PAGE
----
Getting Started With Android Things Using Raspberry Pi

Updated on January 16, 2019
Dav Vendator profile image

Davinder Singh is a Polymath. He loves reading, learning and writing about new technologies and technical cookbooks on them.

Google LLC [Public domain], via Wikimedia Commons
Google LLC [Public domain], via Wikimedia Commons | Source

What is Android Things?

Android Things is an Operating system (OS) developed by Google for embedded devices such as low powered micro controllers. Operating system is a special piece of system software which manages the hardware and handles all the dirty work for you. So, that you can focus on more important things.

Why you should try it?

Android Things unlike other embedded operating systems, is powered by Google's Android operating system which run on millions of devices. And hence comes with security, stability and API support from Google. If you have never worked in field of IoT before but you have plenty of experience developing Android applications then you can get started right away. Android Things also comes with low level hardware API which gives you full control of your hardware like you used to have before. And lastly because it is fun and you can do lot of awesome things with it with very little effort.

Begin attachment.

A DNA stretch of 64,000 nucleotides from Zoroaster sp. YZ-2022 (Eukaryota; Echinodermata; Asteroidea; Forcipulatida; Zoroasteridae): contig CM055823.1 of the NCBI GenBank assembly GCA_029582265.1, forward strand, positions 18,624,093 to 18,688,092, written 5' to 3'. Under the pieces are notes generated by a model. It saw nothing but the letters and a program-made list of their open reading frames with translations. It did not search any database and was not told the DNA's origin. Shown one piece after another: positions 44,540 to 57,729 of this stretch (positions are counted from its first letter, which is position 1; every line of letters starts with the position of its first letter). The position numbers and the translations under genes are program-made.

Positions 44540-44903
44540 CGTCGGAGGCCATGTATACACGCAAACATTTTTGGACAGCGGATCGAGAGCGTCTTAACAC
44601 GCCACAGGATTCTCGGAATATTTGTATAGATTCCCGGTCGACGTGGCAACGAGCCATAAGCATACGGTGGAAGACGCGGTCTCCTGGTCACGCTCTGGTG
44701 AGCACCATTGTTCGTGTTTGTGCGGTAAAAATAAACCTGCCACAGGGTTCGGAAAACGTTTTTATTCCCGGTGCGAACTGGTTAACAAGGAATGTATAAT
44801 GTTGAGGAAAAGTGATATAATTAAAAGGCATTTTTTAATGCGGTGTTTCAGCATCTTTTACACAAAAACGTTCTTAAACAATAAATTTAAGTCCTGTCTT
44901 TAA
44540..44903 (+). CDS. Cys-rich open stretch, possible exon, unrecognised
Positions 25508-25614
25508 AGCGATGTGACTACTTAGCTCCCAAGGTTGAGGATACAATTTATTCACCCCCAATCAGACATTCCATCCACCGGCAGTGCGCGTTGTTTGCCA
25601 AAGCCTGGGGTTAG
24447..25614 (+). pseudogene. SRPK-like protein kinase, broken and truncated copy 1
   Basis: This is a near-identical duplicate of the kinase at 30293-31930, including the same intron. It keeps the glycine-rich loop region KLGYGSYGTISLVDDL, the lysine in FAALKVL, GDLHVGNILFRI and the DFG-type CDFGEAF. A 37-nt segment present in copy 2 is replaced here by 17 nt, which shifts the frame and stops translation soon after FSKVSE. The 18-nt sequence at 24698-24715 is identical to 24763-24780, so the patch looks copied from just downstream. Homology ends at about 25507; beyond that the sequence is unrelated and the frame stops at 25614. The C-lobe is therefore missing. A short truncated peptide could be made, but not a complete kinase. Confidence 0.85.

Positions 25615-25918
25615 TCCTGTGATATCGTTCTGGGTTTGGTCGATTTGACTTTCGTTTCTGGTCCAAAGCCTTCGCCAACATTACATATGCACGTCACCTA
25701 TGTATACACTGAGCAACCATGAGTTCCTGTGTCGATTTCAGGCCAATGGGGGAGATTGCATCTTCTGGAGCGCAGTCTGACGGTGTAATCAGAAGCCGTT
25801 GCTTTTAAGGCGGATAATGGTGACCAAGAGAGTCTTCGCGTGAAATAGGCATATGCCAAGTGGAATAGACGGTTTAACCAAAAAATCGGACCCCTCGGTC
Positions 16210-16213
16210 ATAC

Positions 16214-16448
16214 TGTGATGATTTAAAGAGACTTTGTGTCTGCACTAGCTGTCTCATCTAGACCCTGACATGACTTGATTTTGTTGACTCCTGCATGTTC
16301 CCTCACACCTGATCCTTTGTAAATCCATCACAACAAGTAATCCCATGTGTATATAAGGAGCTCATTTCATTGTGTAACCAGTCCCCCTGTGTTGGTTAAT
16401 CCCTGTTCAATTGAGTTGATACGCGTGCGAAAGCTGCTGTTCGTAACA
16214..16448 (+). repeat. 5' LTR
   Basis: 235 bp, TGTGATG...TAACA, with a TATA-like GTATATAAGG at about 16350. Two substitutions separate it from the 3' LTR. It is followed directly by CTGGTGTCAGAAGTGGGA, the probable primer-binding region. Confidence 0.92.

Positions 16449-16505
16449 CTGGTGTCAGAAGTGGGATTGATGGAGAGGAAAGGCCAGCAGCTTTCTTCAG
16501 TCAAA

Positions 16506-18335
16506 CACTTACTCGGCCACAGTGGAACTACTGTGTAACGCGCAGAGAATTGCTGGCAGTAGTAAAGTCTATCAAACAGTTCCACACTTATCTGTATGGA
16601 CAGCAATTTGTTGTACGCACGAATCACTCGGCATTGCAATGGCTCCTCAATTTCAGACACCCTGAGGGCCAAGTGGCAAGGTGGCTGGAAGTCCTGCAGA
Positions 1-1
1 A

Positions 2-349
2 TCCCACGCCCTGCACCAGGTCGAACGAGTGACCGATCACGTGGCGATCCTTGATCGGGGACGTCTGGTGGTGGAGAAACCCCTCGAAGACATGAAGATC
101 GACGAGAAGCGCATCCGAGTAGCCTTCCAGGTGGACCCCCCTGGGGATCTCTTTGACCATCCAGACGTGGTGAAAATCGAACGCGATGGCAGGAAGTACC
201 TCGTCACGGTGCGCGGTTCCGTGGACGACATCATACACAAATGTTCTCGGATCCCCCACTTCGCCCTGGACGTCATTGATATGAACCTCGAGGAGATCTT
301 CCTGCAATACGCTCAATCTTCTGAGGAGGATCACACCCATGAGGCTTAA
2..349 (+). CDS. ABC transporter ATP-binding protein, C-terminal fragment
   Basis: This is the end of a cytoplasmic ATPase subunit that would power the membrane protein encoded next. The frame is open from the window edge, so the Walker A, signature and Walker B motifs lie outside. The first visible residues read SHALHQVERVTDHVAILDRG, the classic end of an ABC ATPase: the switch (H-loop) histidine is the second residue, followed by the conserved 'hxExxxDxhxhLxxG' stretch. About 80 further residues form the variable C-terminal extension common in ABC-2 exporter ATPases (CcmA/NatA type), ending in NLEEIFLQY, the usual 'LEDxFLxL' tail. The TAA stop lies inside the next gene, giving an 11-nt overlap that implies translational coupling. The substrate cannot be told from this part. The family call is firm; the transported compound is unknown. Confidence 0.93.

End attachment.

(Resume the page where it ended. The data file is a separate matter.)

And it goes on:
Before continuing

  • I am assuming that you have Raspberry Pi or compatible board
  • A computer (mac, PC or Linux) with stable internet connection
  • Micro-USB cable
  • Ethernet cable
  • MicroSD card reader
  • 8 GB or larger microSD card
  • HDMI cable and HDMI-enabled display

Raspberry Pi 3 starter kit

ABOX Raspberry Pi 3 B+ Complete Starter Kit with Model B Plus Motherboard 32GB Micro SD Card NOOBS, 5V 3A On/Off Power Supply, Premium Black Case, HDMI Cable, SD Card Reader with USB A&USB C, Heatsink
ABOX Raspberry Pi 3 B+ Complete Starter Kit with Model B Plus Motherboard 32GB Micro SD Card NOOBS, 5V 3A On/Off Power Supply, Premium Black Case, HDMI Cable, SD Card Reader with USB A&USB C, Heatsink

This kit includes all the required things for this tutorial. If you are new to IoT then I highly recommend buying this kit or compatible one.

 

Download and Install Android Studio

Android studio is official integrated development environment used for developing android applications. We will use this to write programs for android things and burn them to board (burning is metaphor for installing). Here you will find all the instructions and links required to setup Android Studio on your computer.

Setting up Android Things

You have two options to install Android Things operating system. Either you can use prebuilt package provided by Google or you can create your custom package. In this article we will use custom image for our raspberry pi.